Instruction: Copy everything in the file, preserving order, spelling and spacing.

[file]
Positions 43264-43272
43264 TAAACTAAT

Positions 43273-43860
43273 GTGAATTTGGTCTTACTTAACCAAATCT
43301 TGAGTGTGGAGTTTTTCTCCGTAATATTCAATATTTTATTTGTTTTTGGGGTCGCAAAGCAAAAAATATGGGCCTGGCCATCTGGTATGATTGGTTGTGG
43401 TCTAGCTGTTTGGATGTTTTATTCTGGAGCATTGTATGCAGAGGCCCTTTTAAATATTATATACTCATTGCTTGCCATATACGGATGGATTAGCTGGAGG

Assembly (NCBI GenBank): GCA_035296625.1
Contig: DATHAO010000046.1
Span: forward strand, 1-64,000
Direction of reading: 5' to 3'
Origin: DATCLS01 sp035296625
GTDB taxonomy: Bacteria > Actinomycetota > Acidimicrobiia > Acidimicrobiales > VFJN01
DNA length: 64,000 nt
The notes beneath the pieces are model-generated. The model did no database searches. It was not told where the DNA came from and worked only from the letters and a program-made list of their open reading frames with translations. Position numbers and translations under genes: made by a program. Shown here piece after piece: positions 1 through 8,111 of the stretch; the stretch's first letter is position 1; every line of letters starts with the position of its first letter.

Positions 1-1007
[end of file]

Positions 43264-43272
43264 TAAACTAAT

Positions 43273-43860
43273 GTGAATTTGGTCTTACTTAACCAAATCT
43301 TGAGTGTGGAGTTTTTCTCCGTAATATTCAATATTTTATTTGTTTTTGGGGTCGCAAAGCAAAAAATATGGGCCTGGCCATCTGGTATGATTGGTTGTGG
43401 TCTAGCTGTTTGGATGTTTTATTCTGGAGCATTGTATGCAGAGGCCCTTTTAAATATTATATACTCATTGCTTGCCATATACGGATGGATTAGCTGGAGG

Assembly (NCBI GenBank): GCA_035296625.1
Contig: DATHAO010000046.1
Span: forward strand, 1-64,000
Direction of reading: 5' to 3'
Origin: DATCLS01 sp035296625
GTDB taxonomy: Bacteria > Actinomycetota > Acidimicrobiia > Acidimicrobiales > VFJN01
DNA length: 64,000 nt
The notes beneath the pieces are model-generated. The model did no database searches. It was not told where the DNA came from and worked only from the letters and a program-made list of their open reading frames with translations. Position numbers and translations under genes: made by a program. Shown here piece after piece: positions 1 through 8,111 of the stretch; the stretch's first letter is position 1; every line of letters starts with the position of its first letter.

Positions 1-1007